Mike Allen, spokesman for the Virginia Automobile Dealers Association, said new vehicle sales statewide have increased on a month-to-month basis for the past six months.

“One reason is the breaking up of pent-up demand,” said Allen. “The average age of a new passenger car on Virginia roads is 10 years old. We haven’t seen that since World War II.”

Allen also attributes the increase to improved consumer confidence in the auto industry. He also said the rising price of used cars has contributed to an increase in sale totals.

Also turning a corner are area restaurants, which brought in $278.85 million, about $2 million more than last year for a gain of less than one percent. But that is still better than the 1.6 percent decrease they experienced the year before. Although it should be noted that Henrico and Chesterfield restaurants take all the credit for the increase. Restaurants in the city experienced a 3 percent drop in sales.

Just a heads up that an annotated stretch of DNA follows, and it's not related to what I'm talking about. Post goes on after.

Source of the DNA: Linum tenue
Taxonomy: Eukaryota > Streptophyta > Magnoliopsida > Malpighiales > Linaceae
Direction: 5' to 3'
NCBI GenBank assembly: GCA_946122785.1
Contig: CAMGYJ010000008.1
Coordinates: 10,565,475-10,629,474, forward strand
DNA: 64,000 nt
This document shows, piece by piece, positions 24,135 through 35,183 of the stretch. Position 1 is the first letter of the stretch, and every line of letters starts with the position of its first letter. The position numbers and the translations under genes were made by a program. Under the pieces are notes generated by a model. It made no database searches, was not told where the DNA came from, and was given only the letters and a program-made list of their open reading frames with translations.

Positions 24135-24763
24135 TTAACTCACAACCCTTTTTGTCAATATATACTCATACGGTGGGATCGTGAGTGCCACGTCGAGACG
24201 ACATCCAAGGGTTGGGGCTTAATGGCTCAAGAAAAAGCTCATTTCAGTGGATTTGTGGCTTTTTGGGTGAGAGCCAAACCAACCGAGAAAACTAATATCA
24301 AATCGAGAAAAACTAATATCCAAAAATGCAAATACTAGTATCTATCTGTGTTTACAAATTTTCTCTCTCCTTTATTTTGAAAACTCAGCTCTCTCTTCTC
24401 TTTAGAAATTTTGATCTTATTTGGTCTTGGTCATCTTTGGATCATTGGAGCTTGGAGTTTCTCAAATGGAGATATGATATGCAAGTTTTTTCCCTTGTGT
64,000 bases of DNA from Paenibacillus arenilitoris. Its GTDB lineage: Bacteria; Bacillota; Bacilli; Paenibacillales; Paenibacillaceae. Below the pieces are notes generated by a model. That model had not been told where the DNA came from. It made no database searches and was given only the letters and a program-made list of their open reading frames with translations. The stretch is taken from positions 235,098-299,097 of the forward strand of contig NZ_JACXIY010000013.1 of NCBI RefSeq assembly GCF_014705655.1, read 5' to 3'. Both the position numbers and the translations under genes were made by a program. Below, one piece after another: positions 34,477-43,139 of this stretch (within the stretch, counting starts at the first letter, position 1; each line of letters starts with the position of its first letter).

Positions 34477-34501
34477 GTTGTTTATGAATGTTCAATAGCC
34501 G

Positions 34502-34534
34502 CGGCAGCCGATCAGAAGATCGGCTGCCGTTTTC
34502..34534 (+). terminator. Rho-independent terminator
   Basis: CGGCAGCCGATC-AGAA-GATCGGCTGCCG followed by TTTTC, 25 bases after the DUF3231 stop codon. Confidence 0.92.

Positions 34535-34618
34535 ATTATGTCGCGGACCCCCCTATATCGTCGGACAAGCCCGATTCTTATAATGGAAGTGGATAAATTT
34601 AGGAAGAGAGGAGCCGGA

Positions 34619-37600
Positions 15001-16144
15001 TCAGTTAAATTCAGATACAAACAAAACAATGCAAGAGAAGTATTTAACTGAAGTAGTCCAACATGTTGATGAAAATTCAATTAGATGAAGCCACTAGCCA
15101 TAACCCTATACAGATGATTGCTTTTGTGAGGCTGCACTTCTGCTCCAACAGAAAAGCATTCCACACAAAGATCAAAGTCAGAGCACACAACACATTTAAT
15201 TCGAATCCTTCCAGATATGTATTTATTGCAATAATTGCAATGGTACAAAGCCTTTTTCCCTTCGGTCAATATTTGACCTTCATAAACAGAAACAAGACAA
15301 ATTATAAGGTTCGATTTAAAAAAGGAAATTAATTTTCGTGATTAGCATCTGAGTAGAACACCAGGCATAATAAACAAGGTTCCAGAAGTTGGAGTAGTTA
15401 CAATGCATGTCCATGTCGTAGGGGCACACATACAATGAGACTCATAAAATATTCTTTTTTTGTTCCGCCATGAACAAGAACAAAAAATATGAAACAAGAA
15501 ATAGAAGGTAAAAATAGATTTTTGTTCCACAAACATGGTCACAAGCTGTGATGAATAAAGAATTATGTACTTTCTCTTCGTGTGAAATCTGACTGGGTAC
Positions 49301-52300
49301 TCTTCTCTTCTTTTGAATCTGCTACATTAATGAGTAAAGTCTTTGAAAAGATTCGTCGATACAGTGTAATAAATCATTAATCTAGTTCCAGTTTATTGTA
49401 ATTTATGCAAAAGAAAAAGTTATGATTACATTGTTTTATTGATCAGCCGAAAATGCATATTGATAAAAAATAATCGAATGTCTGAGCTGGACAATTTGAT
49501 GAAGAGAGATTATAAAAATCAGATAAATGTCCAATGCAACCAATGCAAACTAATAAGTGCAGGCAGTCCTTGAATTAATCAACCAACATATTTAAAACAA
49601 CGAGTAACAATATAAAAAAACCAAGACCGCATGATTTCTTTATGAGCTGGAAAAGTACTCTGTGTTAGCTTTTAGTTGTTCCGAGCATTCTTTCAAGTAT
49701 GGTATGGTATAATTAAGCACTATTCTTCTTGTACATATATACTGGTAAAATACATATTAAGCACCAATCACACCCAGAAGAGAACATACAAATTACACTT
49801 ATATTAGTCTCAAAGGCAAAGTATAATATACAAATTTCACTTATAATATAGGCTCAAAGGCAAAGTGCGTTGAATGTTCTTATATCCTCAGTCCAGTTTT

Al Harris is a BizSense reporter. Please send news tips to [email protected]

Shoppers are reining in spending even more across Richmond, but the slowdown is less severe than in 2009. And several surprising categories, such as auto sales, are rebounding.

Shoppers in Richmond, Henrico and Chesterfield spent $120 million less in the first quarter of 2010 than the same quarter last year, a decrease of 4.6 percent. Combined, businesses in the three localities generated $2.47 billion in sales. Overall spending for the region is down 10.5 percent compared with the first quarter of 2008.
But there is a silver lining. Although most retail categories continue to post declines compared with the same time last year, the extent of the damage is less severe than the drop from 2008 to 2009. For example, this year sales at furniture stores totaled $54.8 million, a decrease of 9.6 percent. That is an improvement from last year’s quarter to quarter slide of more than 20 percent.

The same trend applied to building supply and garden stores, electronics stores, clothing stores and sports and hobby stores, all of which declined by about 5 percent or less compared with double digit drops in 2009.